By Ray Bennett
LONDON – Movie star Ewan McGregor has chosen well for his West End musical debut as Frank Loesser’s American classic “Guys and Dolls” spreads the heavy lifting across the entire cast and director Michael Grandage has assembled a splendid ensemble in a winning production.
Loesser’s melodic songs boast very clever and often funny lyrics and the show is greatly helped by a solid book by Jo Swerling and Abe burrows. The colorful Broadway characters created by Damon Runyon are softhearted bad guys and goodhearted bad girls, and every one’s a dreamer.
McGregor (above left) plays Sky Masterson, the role Marlon Brando played in the 1955 movie, with Douglas Hodge as Nathan Detroit, the Frank Sinatra part. They are both gamblers but while Masterson’s expertise clads him in fine suits and takes him to exotic places with glamorous women, Detroit is an amiable loser just savvy enough to run “The Oldest Established Permanent Floating Crap Game in New York,” which provides for one of the big numbers in the show.
Detroit has run out of places to hold his crap game and he badly needs $1,000 to pay for a place. Fortunately, Masterson is attracted to complicated wagers and when Detroit bets that he cannot get a woman of his choosing to accompany the charmer to Havana, Cuba, he accepts.
The woman in question, however, is a sergeant in the Salvation Army named Sarah Brown (Jenna Russell, pictured above second left) and Masterson’s work is cut out for him. There’s as much chance of him getting the sergeant to Havana as there is of Detroit’s long-time fiancé Adelaide (Jane Krakowski, above with Hodge) getting the lug to the altar.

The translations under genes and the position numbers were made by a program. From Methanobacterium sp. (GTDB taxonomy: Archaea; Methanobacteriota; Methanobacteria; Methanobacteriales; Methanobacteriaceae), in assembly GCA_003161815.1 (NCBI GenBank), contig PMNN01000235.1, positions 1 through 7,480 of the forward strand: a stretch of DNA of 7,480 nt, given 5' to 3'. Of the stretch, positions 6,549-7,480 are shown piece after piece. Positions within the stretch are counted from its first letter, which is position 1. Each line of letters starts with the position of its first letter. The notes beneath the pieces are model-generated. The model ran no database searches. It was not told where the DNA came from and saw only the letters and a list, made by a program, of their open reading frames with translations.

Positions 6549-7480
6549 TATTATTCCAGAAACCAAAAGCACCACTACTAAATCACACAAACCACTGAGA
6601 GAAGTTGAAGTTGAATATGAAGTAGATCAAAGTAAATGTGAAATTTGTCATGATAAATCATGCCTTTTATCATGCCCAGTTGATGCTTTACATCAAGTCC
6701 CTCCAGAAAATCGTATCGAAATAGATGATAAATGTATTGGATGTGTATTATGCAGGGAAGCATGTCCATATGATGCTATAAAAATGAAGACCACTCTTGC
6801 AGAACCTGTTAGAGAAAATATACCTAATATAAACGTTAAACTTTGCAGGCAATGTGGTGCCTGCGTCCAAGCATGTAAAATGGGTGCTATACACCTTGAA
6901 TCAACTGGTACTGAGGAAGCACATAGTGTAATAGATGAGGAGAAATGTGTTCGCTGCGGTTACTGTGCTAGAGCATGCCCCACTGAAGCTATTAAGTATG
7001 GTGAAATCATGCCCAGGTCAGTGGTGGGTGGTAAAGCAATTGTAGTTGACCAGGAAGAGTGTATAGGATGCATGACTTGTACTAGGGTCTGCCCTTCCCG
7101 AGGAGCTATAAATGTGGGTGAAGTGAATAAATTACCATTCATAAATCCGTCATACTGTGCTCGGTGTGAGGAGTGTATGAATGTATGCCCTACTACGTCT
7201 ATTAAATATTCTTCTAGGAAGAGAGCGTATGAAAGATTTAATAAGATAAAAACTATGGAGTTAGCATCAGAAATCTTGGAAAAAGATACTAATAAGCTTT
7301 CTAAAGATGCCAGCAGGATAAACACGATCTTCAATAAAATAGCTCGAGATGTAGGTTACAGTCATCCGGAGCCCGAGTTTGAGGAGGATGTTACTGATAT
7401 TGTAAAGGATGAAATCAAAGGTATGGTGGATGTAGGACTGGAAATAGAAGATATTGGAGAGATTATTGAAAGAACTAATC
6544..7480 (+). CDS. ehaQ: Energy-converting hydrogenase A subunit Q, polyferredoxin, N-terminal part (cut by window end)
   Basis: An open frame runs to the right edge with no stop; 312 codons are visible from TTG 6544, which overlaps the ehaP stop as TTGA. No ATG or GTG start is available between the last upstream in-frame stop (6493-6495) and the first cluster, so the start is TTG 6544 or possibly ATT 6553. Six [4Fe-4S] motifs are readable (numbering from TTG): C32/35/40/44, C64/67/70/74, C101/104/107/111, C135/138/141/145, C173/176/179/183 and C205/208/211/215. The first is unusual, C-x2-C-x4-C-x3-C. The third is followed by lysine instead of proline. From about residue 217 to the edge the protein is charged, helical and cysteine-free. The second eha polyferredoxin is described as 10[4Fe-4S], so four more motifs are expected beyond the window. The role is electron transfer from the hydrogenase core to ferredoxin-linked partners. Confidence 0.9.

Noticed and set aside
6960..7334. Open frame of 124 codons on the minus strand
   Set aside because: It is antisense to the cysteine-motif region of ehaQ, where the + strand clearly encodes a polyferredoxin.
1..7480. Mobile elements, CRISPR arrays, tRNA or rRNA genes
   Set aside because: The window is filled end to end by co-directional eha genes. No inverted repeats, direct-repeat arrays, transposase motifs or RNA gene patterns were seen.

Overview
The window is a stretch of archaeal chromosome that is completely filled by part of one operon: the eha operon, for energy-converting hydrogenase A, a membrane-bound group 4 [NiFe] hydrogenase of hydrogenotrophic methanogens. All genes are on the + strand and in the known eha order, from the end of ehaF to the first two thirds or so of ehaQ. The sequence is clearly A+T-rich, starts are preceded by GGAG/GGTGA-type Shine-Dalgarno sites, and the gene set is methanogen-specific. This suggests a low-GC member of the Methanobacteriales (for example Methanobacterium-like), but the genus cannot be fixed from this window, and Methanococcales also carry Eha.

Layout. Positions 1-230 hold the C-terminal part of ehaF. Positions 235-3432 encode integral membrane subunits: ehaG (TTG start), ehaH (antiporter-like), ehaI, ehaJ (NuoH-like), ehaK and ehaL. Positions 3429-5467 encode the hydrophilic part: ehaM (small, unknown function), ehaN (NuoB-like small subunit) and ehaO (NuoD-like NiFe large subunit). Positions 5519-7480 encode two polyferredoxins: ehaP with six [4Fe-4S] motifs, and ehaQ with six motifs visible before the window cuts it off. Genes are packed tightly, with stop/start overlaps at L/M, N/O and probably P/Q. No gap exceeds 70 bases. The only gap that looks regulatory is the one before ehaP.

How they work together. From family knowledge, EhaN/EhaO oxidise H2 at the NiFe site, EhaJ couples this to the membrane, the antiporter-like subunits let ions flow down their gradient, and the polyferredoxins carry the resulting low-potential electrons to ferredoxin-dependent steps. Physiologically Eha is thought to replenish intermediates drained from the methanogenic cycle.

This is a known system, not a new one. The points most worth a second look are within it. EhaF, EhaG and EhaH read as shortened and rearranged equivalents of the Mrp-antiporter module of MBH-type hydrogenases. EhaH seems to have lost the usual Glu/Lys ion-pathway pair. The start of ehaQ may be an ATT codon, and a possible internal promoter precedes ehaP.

The quartet of star-crossed lovers sing and dance their way through several of the best show tunes that ever caused an audience to hum itself out of a theater before the predictably sentimental finale.
McGregor can certainly carry a tune and he hits the high notes as required. He delivers his big number, “Luck Be a Lady” with enormous brio. He can also hoof well enough not to cause havoc with the dancers but his main contribution is his considerable star wattage and immediate likeability.
Hodge has the affably rumpled look of a Bowery Boy who can sing and dance, and he presents a pleasing combination of blustering buffoon and winsome innocent.
Russell is sweetly convincing as she goes from straight-laced missionary to rum-fueled wild-girl in the pulsating number “Havana,” and makes Masterson’s passion for her believable.
Krakowski, a Tony winner and former costar in TV’s “Ally McBeal,” is the biggest crowd pleaser with some of the sexiest and most entertaining tunes including “Adelaide’s Lament” about how being in love can give you a cold.
The show stopper “Sit Down You’re Rocking the Boat.” delivered by the entire cast led by Martyn Ellis as Nicely Nicely Johnson, is placed conveniently toward the end, guaranteeing that the audience will leave the theater not just humming but dancing.
Venue: Piccadilly Theatre, runs through March 4; Cast: Ewan McGregor, Jane Krakowski, Douglas Hodge, Jenna Russell, Martyn Ellis, Cory English, Niall Buggy, Patrick Brennan, Sevan Stephan; Music & lyrics: Frank Loesser; Book: Jo Swerling and Abe Burrows; Based on a story and characters of Damon Runyon; Director: Michael Grandage; Designer: Christopher Oram; Choreographer: Rob Ashford; Lighting designer: Howard Harrison; Donmar Warehouse Production presented by Howard Panter for Ambassador Theatre Group, David Ian for Clear Channel Entertainment in association with Tulchin/Bartner Productions, Arielle Tepper and David Binder.
This review appeared in The Hollywood Reporter.